COVID-19 Disruptions – Can Business Insurance Cover Losses?

By Edward D. Greenberg

(Mr. Greenberg is General Counsel of the NCBFAA and is a member of the GKG Law, P.C. firm. His contact information is 202.342-5277;


The coronavirus (COVID-19) pandemic has disrupted business operations on a worldwide scale. As a result, many businesses have looked to government loans and aid to help offset their losses. It is important to remember, however, that business insurance policies also may cover some of a company’s losses depending on the language of its insurance policy and the law in its jurisdiction. Indeed, while some business owners (and most insurers) assume that business interruption coverage does not apply in the absence of direct physical harm to its premises, this assumption may not be well-founded.


Does Your Policy Include Business Interruption Insurance?


Business interruption insurance is intended to compensate policyholders for loss of income caused by certain damaging events that require a company to vacate insured property. The scope of business interruption coverage varies widely between policies but often requires the policyholder to demonstrate direct physical loss or damage to insured property. If a company has business interruption insurance, it is important to identify what types of events are explicitly covered or excluded from the policy.

While some business interruption insurance policies may only require that the policyholder demonstrate direct physical loss or damage to the premises, other policies may limit business interruption coverage to loss or damage resulting from covered events, such as fires. Policyholders should review their business interruption coverage to determine how it fits into the broader insurance policy. For example, a company’s policy (or the underlying property insurance) may cover infectious diseases, government mandates, or even its supply chain (through contingent or dependent property insurance).


Infectious Disease Coverage


A policy may include infectious disease coverage and could cover business interruption caused by COVID-19. While many insurers may be updating their infectious disease coverage to expressly exclude the coronavirus, pre-existing policies from 2019 may not include this carve-out.


“Civil Authority” Clauses


Civil Authority coverage is intended to apply to situations where government mandates prevent the use of property. For example, Civil Authority insurance often covers business interruption where the government prevents the policyholder from using its facility because a nearby or adjacent property was damaged in a fire or natural disaster. Accordingly, while the state-wide coronavirus lockdowns would likely meet a policy’s definition of a government mandate, the more contentious question for courts may be whether pandemic contamination constitutes a direct physical loss to property (somewhere) that triggers coverage.


Contingent or Dependent Property Insurance?


Contingent or dependent property insurance can cover business interruption resulting from issues in the supply chain. Like standard business interruption coverage, policyholders will likely need to demonstrate some type of physical damage or loss to property somewhere in the supply chain.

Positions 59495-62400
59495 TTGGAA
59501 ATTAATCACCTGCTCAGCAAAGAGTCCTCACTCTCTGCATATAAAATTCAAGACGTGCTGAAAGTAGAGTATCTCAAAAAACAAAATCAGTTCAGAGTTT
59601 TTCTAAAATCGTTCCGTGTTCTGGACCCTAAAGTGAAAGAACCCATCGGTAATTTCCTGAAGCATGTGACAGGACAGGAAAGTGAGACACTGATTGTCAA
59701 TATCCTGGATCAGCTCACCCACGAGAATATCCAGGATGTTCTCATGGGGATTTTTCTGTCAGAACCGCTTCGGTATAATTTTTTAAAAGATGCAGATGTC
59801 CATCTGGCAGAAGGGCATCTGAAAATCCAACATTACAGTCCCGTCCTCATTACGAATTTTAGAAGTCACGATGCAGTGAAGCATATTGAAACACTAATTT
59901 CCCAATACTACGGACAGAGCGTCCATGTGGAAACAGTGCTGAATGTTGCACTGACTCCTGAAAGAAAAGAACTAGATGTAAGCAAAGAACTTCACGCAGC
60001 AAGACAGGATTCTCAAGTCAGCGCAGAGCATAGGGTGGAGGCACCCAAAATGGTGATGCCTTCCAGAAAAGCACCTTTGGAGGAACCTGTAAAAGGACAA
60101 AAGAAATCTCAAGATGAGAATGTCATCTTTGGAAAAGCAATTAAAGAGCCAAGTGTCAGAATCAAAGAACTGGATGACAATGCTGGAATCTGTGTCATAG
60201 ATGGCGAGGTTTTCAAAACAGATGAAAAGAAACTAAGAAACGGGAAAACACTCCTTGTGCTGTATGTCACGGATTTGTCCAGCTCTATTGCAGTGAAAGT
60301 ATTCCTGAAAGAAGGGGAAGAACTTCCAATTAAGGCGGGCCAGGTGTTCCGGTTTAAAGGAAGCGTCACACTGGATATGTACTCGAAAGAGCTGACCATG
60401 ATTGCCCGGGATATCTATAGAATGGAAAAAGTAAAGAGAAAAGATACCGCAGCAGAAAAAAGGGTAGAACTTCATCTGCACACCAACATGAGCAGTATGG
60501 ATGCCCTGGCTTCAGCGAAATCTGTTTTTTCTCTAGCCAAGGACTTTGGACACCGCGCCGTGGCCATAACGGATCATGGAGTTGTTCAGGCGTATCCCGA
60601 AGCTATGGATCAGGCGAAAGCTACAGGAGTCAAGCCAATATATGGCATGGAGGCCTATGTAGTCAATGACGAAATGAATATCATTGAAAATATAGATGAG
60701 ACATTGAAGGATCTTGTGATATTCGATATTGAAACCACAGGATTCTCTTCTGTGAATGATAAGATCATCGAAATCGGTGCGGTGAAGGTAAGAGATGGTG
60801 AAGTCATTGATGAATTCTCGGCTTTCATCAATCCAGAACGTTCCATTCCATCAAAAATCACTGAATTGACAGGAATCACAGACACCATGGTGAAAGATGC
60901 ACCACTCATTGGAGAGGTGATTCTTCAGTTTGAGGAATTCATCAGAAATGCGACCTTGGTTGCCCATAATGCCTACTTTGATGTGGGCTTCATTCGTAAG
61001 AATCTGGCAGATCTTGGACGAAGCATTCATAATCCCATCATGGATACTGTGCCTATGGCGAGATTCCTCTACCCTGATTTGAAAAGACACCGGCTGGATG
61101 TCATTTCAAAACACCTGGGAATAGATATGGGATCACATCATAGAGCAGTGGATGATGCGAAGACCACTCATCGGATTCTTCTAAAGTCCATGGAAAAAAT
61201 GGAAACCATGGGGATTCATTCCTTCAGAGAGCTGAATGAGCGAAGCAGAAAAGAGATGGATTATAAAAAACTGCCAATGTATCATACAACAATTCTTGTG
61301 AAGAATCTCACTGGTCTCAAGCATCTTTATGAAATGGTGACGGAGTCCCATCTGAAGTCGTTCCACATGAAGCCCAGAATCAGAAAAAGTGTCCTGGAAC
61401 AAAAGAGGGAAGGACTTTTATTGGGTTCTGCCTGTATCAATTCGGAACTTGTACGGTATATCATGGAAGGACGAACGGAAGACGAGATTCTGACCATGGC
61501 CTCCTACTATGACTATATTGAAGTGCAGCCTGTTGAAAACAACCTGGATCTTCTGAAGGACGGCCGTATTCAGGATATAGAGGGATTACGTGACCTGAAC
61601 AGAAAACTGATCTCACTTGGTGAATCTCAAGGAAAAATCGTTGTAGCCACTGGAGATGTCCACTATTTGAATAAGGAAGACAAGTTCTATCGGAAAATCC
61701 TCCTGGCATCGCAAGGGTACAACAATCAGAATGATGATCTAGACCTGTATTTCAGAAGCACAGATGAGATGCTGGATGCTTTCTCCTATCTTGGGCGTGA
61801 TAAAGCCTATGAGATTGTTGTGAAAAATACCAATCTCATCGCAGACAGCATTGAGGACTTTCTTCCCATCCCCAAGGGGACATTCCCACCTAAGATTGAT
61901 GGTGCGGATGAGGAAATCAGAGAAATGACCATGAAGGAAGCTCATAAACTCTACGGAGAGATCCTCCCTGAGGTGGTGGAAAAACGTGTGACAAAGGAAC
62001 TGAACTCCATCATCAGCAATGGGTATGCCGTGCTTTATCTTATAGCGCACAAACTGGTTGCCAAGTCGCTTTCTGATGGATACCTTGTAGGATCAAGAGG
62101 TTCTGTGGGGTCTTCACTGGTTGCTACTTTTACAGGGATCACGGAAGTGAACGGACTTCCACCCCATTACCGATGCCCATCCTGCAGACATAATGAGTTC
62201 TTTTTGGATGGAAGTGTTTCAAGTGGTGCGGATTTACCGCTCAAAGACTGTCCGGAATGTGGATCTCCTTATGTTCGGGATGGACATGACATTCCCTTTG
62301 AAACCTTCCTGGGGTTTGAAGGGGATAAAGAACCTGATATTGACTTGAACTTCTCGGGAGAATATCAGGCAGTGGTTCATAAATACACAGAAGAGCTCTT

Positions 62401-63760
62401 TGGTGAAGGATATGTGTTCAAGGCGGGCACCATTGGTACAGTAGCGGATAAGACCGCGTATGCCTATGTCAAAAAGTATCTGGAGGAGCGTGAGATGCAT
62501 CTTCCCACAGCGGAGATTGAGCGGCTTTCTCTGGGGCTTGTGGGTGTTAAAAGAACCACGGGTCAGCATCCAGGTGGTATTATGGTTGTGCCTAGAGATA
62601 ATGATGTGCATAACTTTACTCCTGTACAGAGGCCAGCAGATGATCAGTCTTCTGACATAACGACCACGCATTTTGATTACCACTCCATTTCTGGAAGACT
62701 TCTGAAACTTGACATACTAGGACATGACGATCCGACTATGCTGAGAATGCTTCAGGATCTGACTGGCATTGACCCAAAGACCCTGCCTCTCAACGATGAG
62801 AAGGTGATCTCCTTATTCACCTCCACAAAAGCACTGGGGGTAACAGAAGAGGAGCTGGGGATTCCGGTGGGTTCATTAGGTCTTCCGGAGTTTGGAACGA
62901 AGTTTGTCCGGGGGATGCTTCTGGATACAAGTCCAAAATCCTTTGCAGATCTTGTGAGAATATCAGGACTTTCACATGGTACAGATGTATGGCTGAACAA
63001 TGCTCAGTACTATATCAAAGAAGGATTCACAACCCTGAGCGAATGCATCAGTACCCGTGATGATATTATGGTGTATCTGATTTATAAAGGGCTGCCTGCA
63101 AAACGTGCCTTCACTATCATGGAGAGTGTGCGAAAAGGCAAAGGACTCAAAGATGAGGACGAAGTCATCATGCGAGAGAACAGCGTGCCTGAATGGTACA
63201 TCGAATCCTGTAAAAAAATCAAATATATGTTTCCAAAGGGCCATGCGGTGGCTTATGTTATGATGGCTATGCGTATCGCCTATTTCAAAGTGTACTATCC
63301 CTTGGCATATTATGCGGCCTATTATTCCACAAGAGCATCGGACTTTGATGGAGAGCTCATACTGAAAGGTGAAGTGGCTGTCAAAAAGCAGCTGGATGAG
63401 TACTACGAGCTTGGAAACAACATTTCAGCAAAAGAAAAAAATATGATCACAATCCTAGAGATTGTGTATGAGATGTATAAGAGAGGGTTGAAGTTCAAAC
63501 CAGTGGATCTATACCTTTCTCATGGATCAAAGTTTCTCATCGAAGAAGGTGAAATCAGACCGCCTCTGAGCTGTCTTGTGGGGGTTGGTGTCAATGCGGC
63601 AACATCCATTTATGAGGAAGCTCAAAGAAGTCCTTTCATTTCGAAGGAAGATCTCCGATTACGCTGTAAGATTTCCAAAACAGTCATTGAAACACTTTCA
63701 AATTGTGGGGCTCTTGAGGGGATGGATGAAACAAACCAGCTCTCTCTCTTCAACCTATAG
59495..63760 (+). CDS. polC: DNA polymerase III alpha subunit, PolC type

How Courts Interpret “Direct Physical Loss or Damage”


Not surprisingly, businesses and insurance companies are currently evaluating to what extent the COVID-19 pandemic or facility contamination may constitute or cause direct physical loss. If it does, companies may have multiple paths for compensation under business interruption, civil authority, or contingent property insurance. Some courts (prior to the coronavirus pandemic) have held that direct physical loss requires damage to the insured’s premises. Courts in other jurisdictions, however, have not construed the language so narrowly. Further, although different jurisdictions have interpreted the scope of direct physical loss differently, the unprecedented circumstances of the coronavirus pandemic may re-open the question for many courts seeking to determine the scope of the applicable coverage.


As noted above, a number of courts have held that direct physical loss can exist without actual destruction or structural damage to property. For example, courts have found direct physical loss in situations where facilities become unusable as a result of contamination by a substance that is harmful to workers (e.g., lead, asbestos, sulfur gas) even where the substance does not harm the property itself. Depending on the pandemic’s effect on a company, it may have grounds to argue that its facility, nearby property, or property in the supply chain was contaminated by the coronavirus.


These issues are currently being examined by businesses, insurance companies, and courts across the country. Some jurisdictions may also answer this question through legislation. For example, legislatures in Louisiana, Massachusetts, New Jersey, New York, Ohio, Pennsylvania, and South Carolina are considering legislation expressly providing that business interruption insurance covers losses attributable to the coronavirus pandemic and associated government mandates.


In view of the complicated legal issues that could be involved, the NCBFAA suggests that you consider seeking legal counsel to answer any questions you may have regarding business interruption or related insurance coverage for losses suffered during the coronavirus pandemic.

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